This year’s Pistahan Parade and Festival Art Pavilion will be showcasing an eclectic array of genres from local Filipino Bay Area artists. From graffiti, animation, and illustration, to breathtaking landscapes, there will be something for everyone to admire. Come by and talk with the artists who will be in attendance both days of the festival from 11am to 5pm on Saturday Aug. 14 and Sunday Aug. 15.
Along with the seasoned artists, and in keeping with this year’s theme CREATE, EDUCATE, CELEBRATE, there will be a space dedicated to the students of Kulayan, a Kularts Visual Arts Program, currently in residence at the Filipino Community Center in the Excelsior district of San Francisco.
KULAYAN, is a San Francisco based Visual Arts program of KULARTS. It provides free art and educational workshops to the community aimed at, but not limited to young Pilipino and Pilipino-Americans. The curriculum explores issues of identity, the role of art in activism and community, and learning the skills to create successful art works individually, and in a collective. Workshop sessions include a survey of Pilipino Art History and Contemporary Art, and also an in-depth exploration of Pilipino myths and legends. The program currently has residency at the Filipino Community Center in the Excelsior district. There are 7 students participating in the exhibit: Jana Templaza, Ben Yu, Bean Rabino, TJ Basa, Elaine Villasper, Michael Luat and Glenn Aquino along with Kulayan teachers: James Garcia and Christopher De Leon.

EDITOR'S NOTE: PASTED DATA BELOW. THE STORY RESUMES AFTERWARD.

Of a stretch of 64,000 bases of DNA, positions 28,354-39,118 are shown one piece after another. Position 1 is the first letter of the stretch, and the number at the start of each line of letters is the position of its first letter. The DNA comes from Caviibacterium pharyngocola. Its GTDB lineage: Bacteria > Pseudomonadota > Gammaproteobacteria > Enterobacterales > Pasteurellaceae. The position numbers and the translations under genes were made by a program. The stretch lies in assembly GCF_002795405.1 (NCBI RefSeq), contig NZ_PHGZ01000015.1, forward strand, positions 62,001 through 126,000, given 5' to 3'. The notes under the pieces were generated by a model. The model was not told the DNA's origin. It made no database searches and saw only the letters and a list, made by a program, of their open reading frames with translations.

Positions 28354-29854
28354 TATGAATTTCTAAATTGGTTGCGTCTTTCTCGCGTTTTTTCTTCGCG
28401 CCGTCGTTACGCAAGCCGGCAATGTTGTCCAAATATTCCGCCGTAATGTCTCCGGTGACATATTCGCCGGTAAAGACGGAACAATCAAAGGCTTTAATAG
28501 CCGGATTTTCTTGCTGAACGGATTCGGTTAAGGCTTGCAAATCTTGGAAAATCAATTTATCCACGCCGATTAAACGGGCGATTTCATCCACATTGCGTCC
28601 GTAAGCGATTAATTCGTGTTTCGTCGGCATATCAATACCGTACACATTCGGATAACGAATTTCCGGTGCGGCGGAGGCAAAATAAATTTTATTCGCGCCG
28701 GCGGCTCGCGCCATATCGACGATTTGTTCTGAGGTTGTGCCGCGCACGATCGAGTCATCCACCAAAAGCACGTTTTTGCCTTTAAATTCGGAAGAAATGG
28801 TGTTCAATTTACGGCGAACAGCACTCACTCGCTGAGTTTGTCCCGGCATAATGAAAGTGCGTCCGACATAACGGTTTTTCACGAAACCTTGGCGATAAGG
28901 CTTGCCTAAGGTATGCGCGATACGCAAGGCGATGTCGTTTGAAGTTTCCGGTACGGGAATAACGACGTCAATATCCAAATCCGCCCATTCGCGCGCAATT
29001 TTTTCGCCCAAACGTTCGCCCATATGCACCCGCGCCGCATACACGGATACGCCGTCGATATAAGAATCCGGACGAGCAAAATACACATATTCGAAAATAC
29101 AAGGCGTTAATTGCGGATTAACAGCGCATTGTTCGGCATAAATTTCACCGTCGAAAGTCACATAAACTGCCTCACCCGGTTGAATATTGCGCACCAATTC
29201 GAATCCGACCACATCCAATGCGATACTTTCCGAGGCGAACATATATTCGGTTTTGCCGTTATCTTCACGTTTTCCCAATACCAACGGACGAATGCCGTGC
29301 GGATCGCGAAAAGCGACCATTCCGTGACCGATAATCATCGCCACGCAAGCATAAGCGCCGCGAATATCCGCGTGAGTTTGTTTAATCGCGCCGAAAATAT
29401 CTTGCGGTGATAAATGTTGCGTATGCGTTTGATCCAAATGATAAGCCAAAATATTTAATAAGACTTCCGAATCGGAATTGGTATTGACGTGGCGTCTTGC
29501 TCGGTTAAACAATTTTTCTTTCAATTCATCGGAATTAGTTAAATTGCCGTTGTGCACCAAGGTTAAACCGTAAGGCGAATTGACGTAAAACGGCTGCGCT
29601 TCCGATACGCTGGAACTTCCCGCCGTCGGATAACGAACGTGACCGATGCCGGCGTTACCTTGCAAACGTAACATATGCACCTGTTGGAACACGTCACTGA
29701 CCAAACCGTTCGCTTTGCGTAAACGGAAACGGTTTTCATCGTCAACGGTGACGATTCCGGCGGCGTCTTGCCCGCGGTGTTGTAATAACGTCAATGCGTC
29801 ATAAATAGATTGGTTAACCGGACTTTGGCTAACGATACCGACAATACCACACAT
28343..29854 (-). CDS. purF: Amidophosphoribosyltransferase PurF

The Pistahan Art Pavilion is coordinated by Judy Manlapaz Romanenkov and assisted by James Garcia.
The exhibiting artists are: